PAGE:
TRI X at different speeds

Discussion in 'B&W: Film, Paper, Chemistry' started by abudhabiandy, Apr 13, 2009.

  1. abudhabiandy

    abudhabiandy Member

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    Hi from Abu Dhabi!,
    Can anyone tell me the reasons why one would want to shoot ASA400 film at say ASA125?
    The reason I ask is that the only film I get get here is Tri X - and most of the time it's very bright & sunny - which would normally mean I shoot on a lower ASA - but 400 is all I can lay my hands on. So, are there any benefits to me downrating the film & will this effect dev time in ID11?
    Thanks, Andy
     
  2. Roger Bulcock

    Roger Bulcock Member

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  3. alanrockwood

    alanrockwood Member

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    You could use a neutral density filter.
     
  4. David William White

    David William White Member

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    Some photographers notice a distinct improvement in their negatives when they downrate their film (or overexpose) and shorten development times just a wee bit. Shadow detail is improved (from overexposure) and highlights still hold detail (from shortening dev time). Especially in overly contrasty lighting conditions.
     
  5. Pat Erson

    Pat Erson Member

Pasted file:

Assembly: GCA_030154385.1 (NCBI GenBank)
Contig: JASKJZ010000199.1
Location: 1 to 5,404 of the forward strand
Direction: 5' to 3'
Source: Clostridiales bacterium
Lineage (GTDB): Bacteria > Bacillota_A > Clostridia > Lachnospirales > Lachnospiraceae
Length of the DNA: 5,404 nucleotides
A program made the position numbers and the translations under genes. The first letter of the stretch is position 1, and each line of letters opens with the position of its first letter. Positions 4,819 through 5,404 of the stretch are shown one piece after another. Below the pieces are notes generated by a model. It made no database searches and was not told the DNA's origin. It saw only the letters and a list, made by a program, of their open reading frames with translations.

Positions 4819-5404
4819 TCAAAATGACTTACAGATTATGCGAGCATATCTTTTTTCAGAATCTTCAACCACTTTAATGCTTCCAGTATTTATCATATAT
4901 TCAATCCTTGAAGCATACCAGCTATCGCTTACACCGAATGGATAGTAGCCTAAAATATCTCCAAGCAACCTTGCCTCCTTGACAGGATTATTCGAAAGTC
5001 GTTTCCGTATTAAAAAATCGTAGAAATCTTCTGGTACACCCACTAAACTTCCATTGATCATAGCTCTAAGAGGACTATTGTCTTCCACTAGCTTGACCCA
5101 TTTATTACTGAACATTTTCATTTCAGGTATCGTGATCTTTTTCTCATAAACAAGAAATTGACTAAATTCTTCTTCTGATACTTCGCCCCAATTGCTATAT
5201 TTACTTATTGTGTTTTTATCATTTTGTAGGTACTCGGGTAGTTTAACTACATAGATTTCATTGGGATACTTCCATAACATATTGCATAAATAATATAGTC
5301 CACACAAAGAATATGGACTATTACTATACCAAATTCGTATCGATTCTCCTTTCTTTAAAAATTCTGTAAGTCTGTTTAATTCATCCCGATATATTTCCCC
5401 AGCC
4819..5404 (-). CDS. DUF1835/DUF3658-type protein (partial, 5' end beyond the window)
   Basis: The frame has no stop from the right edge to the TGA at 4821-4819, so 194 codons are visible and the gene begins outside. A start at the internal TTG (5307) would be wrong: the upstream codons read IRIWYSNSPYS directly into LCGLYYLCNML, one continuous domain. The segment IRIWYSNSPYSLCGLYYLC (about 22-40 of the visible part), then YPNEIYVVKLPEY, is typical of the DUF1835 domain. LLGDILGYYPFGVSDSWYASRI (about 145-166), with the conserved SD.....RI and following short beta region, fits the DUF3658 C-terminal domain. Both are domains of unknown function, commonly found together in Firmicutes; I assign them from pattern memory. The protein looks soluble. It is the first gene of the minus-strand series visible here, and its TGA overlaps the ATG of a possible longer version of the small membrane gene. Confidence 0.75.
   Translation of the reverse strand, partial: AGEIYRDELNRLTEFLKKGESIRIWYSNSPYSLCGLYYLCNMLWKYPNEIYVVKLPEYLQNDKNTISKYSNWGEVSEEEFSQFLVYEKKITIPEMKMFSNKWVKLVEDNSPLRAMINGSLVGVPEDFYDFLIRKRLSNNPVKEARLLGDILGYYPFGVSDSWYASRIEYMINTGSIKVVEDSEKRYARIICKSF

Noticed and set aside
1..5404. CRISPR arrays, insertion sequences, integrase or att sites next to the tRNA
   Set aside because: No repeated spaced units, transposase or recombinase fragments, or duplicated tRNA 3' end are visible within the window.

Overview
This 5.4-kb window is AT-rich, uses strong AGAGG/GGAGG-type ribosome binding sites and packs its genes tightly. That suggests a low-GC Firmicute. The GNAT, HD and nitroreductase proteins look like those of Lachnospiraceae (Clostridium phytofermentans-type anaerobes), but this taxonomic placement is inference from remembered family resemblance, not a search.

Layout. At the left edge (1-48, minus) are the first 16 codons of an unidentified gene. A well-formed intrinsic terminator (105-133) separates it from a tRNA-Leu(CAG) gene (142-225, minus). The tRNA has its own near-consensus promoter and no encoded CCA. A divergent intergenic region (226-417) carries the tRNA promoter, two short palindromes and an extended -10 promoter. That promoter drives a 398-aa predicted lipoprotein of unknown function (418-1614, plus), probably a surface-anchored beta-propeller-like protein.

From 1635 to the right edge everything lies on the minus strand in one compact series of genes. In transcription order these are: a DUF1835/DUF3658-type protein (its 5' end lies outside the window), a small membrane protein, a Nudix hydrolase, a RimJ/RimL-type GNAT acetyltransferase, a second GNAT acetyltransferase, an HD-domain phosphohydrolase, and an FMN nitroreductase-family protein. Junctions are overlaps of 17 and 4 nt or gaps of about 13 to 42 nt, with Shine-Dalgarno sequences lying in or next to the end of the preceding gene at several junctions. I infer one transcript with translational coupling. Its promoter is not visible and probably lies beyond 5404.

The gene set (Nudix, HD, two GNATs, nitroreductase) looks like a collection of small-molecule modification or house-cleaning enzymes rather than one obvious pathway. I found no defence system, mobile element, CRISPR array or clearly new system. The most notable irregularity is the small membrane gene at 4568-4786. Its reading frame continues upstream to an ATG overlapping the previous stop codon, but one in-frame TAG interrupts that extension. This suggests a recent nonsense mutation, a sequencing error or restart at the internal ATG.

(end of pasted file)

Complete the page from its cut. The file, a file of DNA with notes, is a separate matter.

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    "a wee bit" being 10 to 20% depending on your downrating?
     
  6. GraemeMitchell

    GraemeMitchell Member

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    I shoot TX400 anyplace between 50 and 800, but mostly in the 100 to 200 area. It's a perfectly capable film rated anywhere in there.
    And I don't necessarily adjust development accordingly as would be recommended. It all depends on the the light, the subject, your development, etc etc etc.

    Most of all it depends on what you want the film to look like!

    Exposure is a tool. Not a rule.

    With that, if you want a good "normal negative" shot at 125, I'd probably reduce development by %20 for shade/overcast, and like %30 for sun. Just as a starting point.
     
  7. Henry Alive

    Henry Alive Subscriber

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    I do not think one would like to shoot at any EI different than the correct one. The point is to know if the ISO recommended by the film manufacturer is your correct EI. I would try to explain a little bit more. TX400 is a 400 ISO film according with the Kodak technical department. It means that they get a density of 0,1 over the base film in Zone I when they develop with their laboratory conditions. In my case, I usually work with TX400 developed in 1:47 HC110, EI200. It means that, according with the way I develop the film (temperature, agitation, etc), I have to shoot this film with EI 200 in order to get a density of 0,1 over the film base when I shoot a grey card four steps less than the recommended by the light meter. As my method is, for sure, different from other people, my own EI will be different than the EI of any other photographer.
    In other words, we should investigate which EI is the correct according with our own developing method, and this is the EI that we should work with.
     
  8. David William White

    David William White Member

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    Yes, "to taste". Meaning make a contact sheet and adjust for your meter/camera biases, the contrast of the scene, your water pH, and all those (sic) variable constants. Basically, idealized for your printing.

    BTW: I shoot Tri-X 320 at 200 in the studio, but develop for Kodak's full term. I'm not recommending that, just saying it helps me make better prints.
     
    Last edited by a moderator: Apr 13, 2009